Depending on where you’re from, people eat anywhere from 26-300lbs of rice a year. What?!
That means you're probably eating at least two pounds of rice a month! And if you’re going to be eating over two pounds of rice a month, why make it boring?
If you want to know how I make my rice dishes pop with flavor without adding much time, if any, to the overall process keep on reading.
Like I wrote in the previous post, meal planning and writing an organized grocery list that you stick to will do the lion's share of the work if you're trying to save time grocery shopping.
But there are other nuanced parts to the preparation and shopping that can help it go even faster and more efficiently from home, to the store, and back again.
So let's dive in! Here's six tips for getting out of the store and into the kitchen faster.
Grocery shopping is a necessary evil if you want to save money and cook great food at home. I’ve wasted a lot of time wandering around Winco, Fred Meyer, Costco, and Albertson grocery stores, and I’ve got some tips to save you time when you're hitting the isles.
Keep reading if you want to avoid multiple trips to the store per week and make this boring part of cooking more efficient.
If you think that you need a spice rack with at least two dozen dried herbs and ground up spices in order to be a good cook you’re dead wrong. Most of the flavor you get from your dishes will come from the fresh, whole ingredients and the controlled application of heat while preparing them.
Spices help add nuanced (or obvious) layers of flavors, and in that they are important to have. So here’s what you need to stock a spice rack when you’re starting out in the kitchen.
While you’re working to get all of your basic cookware in order, the other main focus that helps you have longterm success in the kitchen is stocking your kitchen with staples. I’ve been mulling this post over for a while because it’s hard to define a “staple” since your cooking style and tastes might be way different than mine, but the main point of this post is that you should be working towards keeping your most used ingredients in stock so you never run out when you need them.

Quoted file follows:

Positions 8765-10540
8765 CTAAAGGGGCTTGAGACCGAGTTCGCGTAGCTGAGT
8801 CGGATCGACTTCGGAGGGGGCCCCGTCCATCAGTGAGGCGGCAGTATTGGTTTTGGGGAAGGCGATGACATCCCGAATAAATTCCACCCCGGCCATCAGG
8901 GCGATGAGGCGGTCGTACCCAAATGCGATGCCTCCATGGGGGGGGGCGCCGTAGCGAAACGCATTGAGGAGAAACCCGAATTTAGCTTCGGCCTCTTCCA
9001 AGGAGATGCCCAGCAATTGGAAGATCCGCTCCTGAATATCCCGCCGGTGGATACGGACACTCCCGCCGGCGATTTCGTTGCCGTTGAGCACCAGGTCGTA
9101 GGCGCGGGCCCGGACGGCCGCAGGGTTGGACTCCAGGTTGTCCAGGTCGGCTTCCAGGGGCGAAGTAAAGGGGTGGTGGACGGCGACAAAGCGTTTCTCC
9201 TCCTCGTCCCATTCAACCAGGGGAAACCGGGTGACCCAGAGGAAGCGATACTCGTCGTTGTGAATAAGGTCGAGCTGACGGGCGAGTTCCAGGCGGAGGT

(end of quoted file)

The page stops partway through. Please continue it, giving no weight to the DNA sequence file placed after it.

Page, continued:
So I put a survey out to my email list and have been answering them on video! And to be completely honest... I'm not that great on camera (yet!) so I'm summarizing the videos here. This is breaking down this great question I got:
"I need to start cooking, presently I can fry an egg, that's it. So to get started what are the basics I need to set up my kitchen? Seasonings and non perishables, cooking utensils etc etc......"
I turned the answer into a four part video playlist, and this post will expand and supplement part three: Knives and Cookware You Need to Start Cooking.
So here goes! This post will cover the items I cover in the above video with links to the best places online to pick them up.
Did you know prepping an avocado is one of the most dangerous tasks to do in the kitchen? It’s such a common healthy food, and the flesh is so soft that this might be surprising… but between people learning to pry out the pit with a knife, and to slice and dice the flesh while it’s still inside the skin, home cooks are keeping emergency rooms and hand surgeons in business.
Don’t believe me? Fine… maybe you’ll listen to Meryl Streep!
I’m not a big muffin fan, but it’s because I got so used to thinking of muffins as these giant cupcakes the size of my head. You know the ones from Costco that taste like they’re 50% sugar?
So when Kailee and I started making muffins to have some easy and healthy breakfasts I wasn’t completely on board. But these whole wheat molasses banana muffins with some oats and pecans thrown in are definitely going to get made again.
The molasses and bananas are the only added sweeteners, and there’s only a half cup of molasses between a dozen muffins… that’s like… a half tablespoon per muffin? Someone check that for me.
Anyway, these are really really good. And they’re easy to make! So if you think all muffin mixes come from a box, or all muffins come from Costco, then you should definitely give these a try. And as always, you can go straight down to the recipe by pressing here.
In this post you’re going to dive into The America’s Test Kitchen Cooking School Cookbook: Everything You Need To Know To Become a Great Cook.
I’ll be showing you exactly why this book is one of my most recommended by taking you into the unique features with photos and explanations, and I’ll also let you know if this isn’t the right book for you (but if you want to be a better home cook, it probably is).
If you’d like, you can pop open another tab and check out The ATK Cooking School Cookbook on Amazon by pressing this link.
If you’ve raved about Red Lobster’s tableside biscuits, you’ll want to give these a try to see how easy it can be to make delicious, savory, biscuits that burst with flavor and look the part too.
Even if you’ve never baked before, this recipe is very doable. But read through the post on plain biscuits first as I go into detail about why we use buttermilk, and how to easily cut butter into the dough by using fire and ice. Check out the original post here: Buttermilk Biscuits From Scratch